To evaluate whether distributions by sex are judged to be unfair, children at ages 6, 8, and 10, and adults (N = 96), judged an authority distributing items to children by using different methods (i.e., randomly or by sex), types of items (i.e., related or unrelated to gender norms), and differences in the equivalency of the items (i.e., equivalent or unequal). Children often approved of equivalent distributions by sex and unequal distributions by sex when items were related to gender norms. The 6- and 8-year-olds, but not 10-year-olds and adults, perceived that everyone would agree to the method of distribution. Only adults were more critical of distributions by sex than random distributions.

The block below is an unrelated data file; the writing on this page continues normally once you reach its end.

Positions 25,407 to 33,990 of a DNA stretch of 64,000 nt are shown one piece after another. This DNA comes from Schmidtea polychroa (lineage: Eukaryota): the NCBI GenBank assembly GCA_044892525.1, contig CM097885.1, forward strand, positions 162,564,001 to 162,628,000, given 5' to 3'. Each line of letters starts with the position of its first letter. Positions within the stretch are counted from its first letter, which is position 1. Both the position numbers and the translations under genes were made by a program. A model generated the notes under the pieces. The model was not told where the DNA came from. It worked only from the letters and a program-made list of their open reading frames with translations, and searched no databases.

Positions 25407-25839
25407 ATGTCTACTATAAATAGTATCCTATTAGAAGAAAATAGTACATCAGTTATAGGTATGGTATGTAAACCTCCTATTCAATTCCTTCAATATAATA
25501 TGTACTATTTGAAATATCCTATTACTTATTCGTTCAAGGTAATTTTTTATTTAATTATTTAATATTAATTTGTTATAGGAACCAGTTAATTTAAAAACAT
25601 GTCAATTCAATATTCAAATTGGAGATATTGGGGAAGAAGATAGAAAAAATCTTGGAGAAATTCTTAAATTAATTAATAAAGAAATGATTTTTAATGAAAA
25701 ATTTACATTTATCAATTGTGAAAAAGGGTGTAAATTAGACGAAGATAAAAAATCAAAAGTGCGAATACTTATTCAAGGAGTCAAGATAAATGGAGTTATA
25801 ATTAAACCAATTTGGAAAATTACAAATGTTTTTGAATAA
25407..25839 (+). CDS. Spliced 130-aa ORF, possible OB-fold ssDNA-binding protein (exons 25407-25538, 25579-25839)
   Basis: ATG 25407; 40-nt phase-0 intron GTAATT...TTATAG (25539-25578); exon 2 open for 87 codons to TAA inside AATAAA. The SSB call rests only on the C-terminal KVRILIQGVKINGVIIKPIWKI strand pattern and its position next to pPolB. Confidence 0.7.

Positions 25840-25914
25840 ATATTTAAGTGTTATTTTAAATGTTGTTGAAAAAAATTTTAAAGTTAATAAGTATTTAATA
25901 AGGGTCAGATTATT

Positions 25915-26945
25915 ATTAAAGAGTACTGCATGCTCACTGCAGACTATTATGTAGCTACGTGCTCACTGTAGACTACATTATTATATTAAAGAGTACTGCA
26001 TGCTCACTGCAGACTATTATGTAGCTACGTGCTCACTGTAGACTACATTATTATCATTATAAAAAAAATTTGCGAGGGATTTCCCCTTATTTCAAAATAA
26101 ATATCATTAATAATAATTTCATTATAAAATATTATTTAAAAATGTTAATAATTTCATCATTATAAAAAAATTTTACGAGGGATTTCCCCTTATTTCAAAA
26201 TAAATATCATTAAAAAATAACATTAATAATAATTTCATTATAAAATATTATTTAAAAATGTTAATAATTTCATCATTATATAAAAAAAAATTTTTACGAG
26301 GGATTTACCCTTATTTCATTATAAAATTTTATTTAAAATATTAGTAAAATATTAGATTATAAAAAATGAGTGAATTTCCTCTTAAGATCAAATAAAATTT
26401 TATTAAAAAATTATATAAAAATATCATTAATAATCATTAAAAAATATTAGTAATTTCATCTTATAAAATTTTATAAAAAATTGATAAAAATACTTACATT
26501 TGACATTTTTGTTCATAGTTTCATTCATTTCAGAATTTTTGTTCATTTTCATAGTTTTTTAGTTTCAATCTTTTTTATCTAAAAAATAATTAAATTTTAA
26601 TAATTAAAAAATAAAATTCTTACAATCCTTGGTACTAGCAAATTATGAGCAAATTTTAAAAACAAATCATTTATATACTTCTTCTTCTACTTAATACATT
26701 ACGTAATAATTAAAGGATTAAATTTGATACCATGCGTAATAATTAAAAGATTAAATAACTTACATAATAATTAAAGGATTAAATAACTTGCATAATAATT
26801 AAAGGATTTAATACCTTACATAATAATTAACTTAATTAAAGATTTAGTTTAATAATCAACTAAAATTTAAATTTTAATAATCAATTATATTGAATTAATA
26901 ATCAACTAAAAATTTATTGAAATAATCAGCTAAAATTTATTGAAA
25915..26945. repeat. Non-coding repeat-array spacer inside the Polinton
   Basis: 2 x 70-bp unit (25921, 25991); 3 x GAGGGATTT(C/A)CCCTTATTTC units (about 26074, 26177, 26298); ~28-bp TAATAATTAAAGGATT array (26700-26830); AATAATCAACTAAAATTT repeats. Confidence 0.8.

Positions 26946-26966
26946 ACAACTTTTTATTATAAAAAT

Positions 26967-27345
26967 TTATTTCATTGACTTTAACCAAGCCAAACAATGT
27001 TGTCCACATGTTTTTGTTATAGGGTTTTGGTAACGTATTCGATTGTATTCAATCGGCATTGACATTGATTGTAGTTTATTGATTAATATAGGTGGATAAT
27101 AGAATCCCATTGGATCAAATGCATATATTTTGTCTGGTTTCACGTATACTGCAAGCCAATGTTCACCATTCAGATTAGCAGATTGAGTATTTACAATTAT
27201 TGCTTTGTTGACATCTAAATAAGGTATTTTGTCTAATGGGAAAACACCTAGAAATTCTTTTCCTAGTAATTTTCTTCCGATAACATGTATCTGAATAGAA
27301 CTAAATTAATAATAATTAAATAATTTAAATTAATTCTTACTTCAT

"Children’s Judgments of Inequitable Distributions That Conform to Gender Norms,"
Merrill-Palmer Quarterly: Vol. 61
, Article 1.
Available at: https://digitalcommons.wayne.edu/mpq/vol61/iss3/1